The best way to achieve this is to use position the laser head in a way that the distance between the mirrors 1 and 2 is minimized, then firing a short test shot. Then, after increasing the distance between the two mirrors, a second test shot is fired. In a well aligned machine both dots are superimposed on each other. If this is not the case some adjustments need to be made on mirror 1. The adjustment screws have to be turned only very slightly, as depending on which adjustment system is present in your machine, even a whole rotation of the screw can change de angle of the mirror by several degrees. I will explain the procedure briefly using the type of mirror mount present in my machine. The type you might find in yours might differ, but the three-screw design seems to be the most popular one. Some mounts might have screws in different positions, so this guide may not apply exactly to those models. I really urge you to use your brain here and exercise the necessary safety precautions (do not operate the machine with the cover open, wear protective eyewear). I would suggest checking the coarse adjustment using a short distance between the mirrors first and then increasing the distance for a finer adjustment. Please refer to Diagram 3.1 as to how the screws will impact the beam alignment. It usually is necessary to do subsequent tests of short and increased distances with replacing the thermal paper in between, as every adjustment on the mount will affect the positions of the dot at both short and longer distances.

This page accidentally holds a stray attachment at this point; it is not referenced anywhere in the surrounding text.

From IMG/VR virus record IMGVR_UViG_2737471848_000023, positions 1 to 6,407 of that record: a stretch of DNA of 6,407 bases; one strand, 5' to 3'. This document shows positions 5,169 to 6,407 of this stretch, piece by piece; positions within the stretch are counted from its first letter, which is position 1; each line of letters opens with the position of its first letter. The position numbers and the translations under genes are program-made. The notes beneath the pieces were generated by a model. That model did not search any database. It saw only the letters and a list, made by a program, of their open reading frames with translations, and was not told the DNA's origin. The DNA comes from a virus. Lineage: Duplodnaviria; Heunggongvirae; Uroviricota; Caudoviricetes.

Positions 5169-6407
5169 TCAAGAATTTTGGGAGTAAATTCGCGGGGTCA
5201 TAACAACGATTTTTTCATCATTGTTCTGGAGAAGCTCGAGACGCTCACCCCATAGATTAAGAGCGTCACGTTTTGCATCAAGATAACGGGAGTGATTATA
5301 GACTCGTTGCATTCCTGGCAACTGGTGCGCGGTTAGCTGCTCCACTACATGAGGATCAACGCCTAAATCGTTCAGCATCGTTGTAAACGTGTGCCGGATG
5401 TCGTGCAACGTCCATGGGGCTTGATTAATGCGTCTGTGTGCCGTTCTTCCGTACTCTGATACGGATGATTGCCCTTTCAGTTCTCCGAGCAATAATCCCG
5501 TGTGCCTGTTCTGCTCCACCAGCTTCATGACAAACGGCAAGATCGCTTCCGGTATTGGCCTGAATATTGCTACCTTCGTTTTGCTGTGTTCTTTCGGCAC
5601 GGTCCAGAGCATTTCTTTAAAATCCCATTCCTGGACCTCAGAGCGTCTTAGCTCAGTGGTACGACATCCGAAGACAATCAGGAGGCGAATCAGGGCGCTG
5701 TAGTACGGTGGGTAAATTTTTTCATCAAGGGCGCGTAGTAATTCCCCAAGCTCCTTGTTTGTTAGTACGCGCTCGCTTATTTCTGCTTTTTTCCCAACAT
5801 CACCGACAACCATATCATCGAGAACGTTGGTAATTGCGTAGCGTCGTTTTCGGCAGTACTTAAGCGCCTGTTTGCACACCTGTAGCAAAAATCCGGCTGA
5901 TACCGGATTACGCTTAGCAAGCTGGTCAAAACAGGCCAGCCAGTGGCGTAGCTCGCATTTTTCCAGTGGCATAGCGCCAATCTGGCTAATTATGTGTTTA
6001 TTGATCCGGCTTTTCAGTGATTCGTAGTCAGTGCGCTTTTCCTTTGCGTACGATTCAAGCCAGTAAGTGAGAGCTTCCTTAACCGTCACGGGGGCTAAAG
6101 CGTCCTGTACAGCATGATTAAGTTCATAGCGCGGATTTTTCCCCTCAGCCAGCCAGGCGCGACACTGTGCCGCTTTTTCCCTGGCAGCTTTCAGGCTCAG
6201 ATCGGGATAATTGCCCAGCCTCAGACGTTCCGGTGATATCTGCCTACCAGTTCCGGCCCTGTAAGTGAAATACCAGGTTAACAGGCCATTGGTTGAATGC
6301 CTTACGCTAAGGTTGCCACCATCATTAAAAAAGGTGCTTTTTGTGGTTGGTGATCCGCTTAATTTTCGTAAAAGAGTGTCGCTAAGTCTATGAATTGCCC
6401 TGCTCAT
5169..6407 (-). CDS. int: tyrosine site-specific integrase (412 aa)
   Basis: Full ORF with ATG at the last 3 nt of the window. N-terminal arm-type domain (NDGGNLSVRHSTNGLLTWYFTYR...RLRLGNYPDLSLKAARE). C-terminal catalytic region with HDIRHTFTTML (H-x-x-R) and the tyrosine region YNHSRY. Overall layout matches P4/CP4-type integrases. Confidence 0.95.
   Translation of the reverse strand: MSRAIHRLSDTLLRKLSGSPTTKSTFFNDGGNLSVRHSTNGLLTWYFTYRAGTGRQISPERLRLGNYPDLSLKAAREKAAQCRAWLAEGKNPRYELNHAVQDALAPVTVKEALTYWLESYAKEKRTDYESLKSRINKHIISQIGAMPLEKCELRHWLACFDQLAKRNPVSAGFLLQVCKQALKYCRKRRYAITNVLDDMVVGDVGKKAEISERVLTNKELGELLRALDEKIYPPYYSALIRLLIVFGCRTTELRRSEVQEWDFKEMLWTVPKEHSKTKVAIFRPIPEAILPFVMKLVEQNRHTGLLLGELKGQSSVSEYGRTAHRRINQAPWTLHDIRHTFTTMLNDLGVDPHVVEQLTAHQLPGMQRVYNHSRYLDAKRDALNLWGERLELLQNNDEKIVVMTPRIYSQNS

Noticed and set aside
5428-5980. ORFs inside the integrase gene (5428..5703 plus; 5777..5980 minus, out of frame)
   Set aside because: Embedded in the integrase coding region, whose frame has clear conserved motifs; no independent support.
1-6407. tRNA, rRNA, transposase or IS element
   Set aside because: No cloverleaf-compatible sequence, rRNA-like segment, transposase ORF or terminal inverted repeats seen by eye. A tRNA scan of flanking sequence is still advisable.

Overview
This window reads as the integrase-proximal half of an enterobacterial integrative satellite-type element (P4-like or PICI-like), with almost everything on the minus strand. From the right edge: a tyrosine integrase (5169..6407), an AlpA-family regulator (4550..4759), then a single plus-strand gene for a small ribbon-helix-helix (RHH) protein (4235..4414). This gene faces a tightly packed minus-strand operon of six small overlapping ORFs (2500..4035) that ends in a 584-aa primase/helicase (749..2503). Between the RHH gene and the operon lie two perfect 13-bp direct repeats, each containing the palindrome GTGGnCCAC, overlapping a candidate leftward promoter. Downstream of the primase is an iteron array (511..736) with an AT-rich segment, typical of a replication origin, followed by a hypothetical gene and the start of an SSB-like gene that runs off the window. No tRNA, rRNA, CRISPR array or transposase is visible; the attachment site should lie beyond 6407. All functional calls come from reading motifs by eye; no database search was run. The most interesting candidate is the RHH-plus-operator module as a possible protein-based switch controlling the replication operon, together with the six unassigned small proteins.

Figures 3.1 & 3.2: Mirror mount and impact of adjustment screws on beam alignment